Priority Bicycles Classic Diamond Frame Review
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Steamboat Springs, CO has dubbed itself “BikeTown, USA”. Living in Steamboat (we typically drop the Springs in conversation), means that many people have a bike for just about every occasion, owning usually 2 or 3 options: road, mountain, townie or cruiser, downhill, enduro, or cyclocross bike. Before receiving my Priority Bicycle, I was behind in the times and was using my husbands’ old mountain bike that he received as a gift when he was in his early teens!
Priority Bicycles: Newcomers to the Bike Industry
Priority Bicycles started as a Kickstarter campaign in 2014 with the aim of producing a bike, “that was visually appealing but not overly technical, lightweight, comfortable, easy to ride, easy to maintain, hard to steal, and affordable.” Their first bike, the Classic Diamond Frame, is the bike I received for testing purposes and I use the quotes because honestly, that is the best way to sum up my experience with my new Priority Bicycle Classic Diamond Frame. From taking it out of the box, putting it together, going on my first ride, it really has been a joy and hassle free!
***The Priority Classic Diamond Frame is quite a mouthful, for the ease of reading and writing, I’ll refer to the bike as the Priority Classic from here on out.
The Priority Classic arrived at the perfect time for me this summer. I had recently suffered a wicked hamstring injury and was out of commission for running. Therefore, I have ridden the bike EVERYWHERE I go, making this the best test period possible. I ride the bike to and from work, to the grocery store, up and down a massive hill to our local pool to swim laps (more on that hill later!), to happy hour, and even to the most bike friendly wedding. I have ridden the bike everyday since receiving it some 30 days ago and love it each time I sit on the saddle.
For more information about the Priority Story, click here.
The Set Up: Putting the Priority Classic Together
The Priority Classic arrived on my doorstep in one large box. I didn’t see the UPS guy or gal dropping it off, but I am sure it took some wrestling to get it sitting nicely at my door. The bike came padded and wrapped with paper, plastic and zip-ties holding the bike tightly together for protection during its’ trip halfway across the country. I was able to lift the bike out of the box by myself after a little pulling and placing the box on its’ side. The photo below shows the bike parts laid out after removal from the box. My new Priority Classic arrived without a scratch on it.
While I have never put together a bike, I have put together plenty of items from Ikea. The instructions provided by Priority Bicycle are way easier to follow than the little Ikea cartoons, I promise. There is a great “how to” video on the Priority Bicycle website to assist you through the process step by step. Priority Bicycles includes the only 2 tools that you will need to get the job done, a wrench and 5mm/4mm allen wrench. The video is 5 minutes long and approximately 5 steps major steps:
- Turning the fork and mounting the front wheel. The rear wheel comes ready to go.
- Installing the handlebars and adjusting the handlebar angle. I ordered a front hand brake and it came already attached at the front wheel and along the upgraded Commuter handlebar as well. Getting the brake and gear cabling straightened out is what added some time to my set up.
- Insert seatpost and adjust seat height, and angle, if warranted.
- Attach flat pedals
- Pump up the bike tires with the included floor pump
It took about 25 minutes to put the bike together and I had my laptop handy to hit pause on the video while I did the step that the presenter (CEO) had just gone over. You could also use your cell phone with YouTube pulled up. Adding the bike cage is a separate set of instructions but takes about 1 minute to do. I added a rear rack a few weeks after I received the bike and once again, the Priority Bicycles website had everything I needed to know.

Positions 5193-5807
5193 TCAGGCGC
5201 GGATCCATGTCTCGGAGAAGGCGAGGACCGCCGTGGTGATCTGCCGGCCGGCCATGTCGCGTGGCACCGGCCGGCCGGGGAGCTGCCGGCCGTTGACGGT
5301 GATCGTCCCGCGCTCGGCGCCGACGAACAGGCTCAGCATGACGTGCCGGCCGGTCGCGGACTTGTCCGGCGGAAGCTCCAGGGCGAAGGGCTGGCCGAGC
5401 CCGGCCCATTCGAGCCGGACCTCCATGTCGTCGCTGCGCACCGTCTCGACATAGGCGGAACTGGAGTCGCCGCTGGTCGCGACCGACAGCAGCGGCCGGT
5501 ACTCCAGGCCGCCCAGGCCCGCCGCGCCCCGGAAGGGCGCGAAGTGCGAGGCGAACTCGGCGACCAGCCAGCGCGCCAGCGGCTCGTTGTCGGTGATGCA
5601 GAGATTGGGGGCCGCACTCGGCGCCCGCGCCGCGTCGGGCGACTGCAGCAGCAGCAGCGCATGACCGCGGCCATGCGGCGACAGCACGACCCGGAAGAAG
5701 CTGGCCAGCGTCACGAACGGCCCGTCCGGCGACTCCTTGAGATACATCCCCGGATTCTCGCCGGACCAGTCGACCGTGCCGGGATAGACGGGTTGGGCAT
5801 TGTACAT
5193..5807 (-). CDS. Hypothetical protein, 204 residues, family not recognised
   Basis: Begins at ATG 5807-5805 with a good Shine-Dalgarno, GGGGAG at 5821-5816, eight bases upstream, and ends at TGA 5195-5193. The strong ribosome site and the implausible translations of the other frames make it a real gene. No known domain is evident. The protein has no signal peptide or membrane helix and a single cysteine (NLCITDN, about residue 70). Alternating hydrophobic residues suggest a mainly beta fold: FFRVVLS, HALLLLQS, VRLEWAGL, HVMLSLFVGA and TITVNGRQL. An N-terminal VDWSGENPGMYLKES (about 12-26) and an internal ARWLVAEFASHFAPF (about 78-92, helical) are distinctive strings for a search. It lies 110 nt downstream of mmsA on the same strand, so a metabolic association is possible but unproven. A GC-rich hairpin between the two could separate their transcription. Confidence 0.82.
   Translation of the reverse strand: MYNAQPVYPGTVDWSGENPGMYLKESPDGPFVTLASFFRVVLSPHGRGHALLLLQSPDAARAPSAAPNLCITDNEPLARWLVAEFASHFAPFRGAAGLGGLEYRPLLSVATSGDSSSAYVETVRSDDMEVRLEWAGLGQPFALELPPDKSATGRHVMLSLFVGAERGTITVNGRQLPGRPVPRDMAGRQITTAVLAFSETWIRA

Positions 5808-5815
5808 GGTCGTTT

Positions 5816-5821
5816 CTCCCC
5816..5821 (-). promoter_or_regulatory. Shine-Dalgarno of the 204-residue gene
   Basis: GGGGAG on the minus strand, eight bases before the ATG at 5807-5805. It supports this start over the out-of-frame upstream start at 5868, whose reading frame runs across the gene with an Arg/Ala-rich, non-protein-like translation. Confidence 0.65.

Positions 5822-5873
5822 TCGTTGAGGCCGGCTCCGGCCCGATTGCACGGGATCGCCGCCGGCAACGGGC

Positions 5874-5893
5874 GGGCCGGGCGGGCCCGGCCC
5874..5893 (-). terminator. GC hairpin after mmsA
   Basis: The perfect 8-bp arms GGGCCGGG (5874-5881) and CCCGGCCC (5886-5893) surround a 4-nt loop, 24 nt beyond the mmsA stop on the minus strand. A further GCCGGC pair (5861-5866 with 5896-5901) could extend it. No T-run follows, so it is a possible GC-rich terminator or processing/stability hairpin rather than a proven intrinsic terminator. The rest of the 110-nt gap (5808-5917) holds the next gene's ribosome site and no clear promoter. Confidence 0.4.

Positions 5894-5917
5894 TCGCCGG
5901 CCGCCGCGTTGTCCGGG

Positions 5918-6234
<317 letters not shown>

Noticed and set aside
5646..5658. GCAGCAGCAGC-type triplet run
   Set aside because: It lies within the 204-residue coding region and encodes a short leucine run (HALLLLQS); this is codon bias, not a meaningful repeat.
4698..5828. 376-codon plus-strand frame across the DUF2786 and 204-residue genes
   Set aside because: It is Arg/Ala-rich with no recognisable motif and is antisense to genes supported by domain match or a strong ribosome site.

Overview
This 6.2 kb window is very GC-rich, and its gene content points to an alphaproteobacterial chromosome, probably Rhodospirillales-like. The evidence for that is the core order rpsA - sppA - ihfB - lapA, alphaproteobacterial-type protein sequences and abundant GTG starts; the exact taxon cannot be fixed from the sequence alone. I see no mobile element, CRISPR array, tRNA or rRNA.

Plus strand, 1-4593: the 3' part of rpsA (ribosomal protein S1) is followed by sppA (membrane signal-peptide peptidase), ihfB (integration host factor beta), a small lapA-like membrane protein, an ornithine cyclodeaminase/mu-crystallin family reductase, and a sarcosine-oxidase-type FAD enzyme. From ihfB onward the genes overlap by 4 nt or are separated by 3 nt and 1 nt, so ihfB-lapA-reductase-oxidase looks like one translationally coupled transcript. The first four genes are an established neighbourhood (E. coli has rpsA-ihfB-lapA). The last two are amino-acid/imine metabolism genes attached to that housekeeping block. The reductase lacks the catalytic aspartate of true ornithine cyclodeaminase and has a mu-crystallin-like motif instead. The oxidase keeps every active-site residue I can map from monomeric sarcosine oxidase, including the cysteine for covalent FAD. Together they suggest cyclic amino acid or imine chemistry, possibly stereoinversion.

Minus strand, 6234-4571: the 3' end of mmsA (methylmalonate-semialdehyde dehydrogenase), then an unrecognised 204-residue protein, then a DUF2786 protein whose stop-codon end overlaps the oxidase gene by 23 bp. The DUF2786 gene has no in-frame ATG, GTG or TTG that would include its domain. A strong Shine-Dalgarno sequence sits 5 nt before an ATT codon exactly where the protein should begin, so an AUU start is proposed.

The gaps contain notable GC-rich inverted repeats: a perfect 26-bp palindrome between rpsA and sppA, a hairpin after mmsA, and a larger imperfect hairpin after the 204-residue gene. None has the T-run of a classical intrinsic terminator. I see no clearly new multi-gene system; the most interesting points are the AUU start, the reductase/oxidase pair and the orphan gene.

As you can see, I set the bike up in a dress and didn’t get an ounce of dirt or grease on me thanks to the belt drive. I then had my husband double check my work to ensure all of the nuts, bolts, and screws were tightened and good to go. After a month of regular use, I have checked the nuts and bolts to ensure they have remained tight, and so far so good.
Priority Classic Features
Two Frame Options
The Priority Classic is composed of a lightweight-rustproof aluminum frame and weighs in at 25 lbs. Living in a smaller community means that I have a garage, but if I lived in the city I would have no problem carrying this bike up a flight or two of stairs. When you add accessories, you do add some weight so keep that in mind. The Priority Classic Diamond Frame is available in two sizes, S/M for riders 5’2″ to 5’7″ and M/L for riders 5’8″ to 6’3″. I am just under 5’9″ and tested out the M/L and feel that the fit is perfect and maintains a comfortable upright riding position. The handle bar height/angle and seat heigh are a cinch to adjust.
Priority Bicycles offers the Classic Step Through Frame with a lower top tube height to accommodate a wider range of riders. The Step-Through Frame comes in XS/S for riders 4’8″ to 5’3″ and S/M for riders 5’4″ to 5’10”. The Step-Through Frame is available in matte black and gloss white.
Internal Hub and Belt Drive
Living in a mountain town means that their are lots of ups and downs to deal with. At first, I was very worried that the lack of gear choices on the Priority Classic, which comes equipped with Shimano Nexus three speed internal hub that shifts quietly and quickly from gear to gear. After a few weeks of everyday riding, the lack of gear choices is no longer so daunting and makes going uphill thoughtless as I know I will be in the lowest gear.
Here’s a quick example: I ride up a hill that gains about 800 ft and takes me 4 minutes and 30 seconds to ascend. This is with me standing up, panting, and sometimes zig zagging up the connector path we call “Buzzkill Hill”. This sort of effort doesn’t bother me, but it is definitely not for everyone. Locals in town, no matter the bike they are riding, feel a bit accomplished when they make it up the hill. I think it is pretty safe to assume that many visitors to our town would much prefer to take this bike on the nice winding and FLAT river path, and the Priority Classic would also excel at this.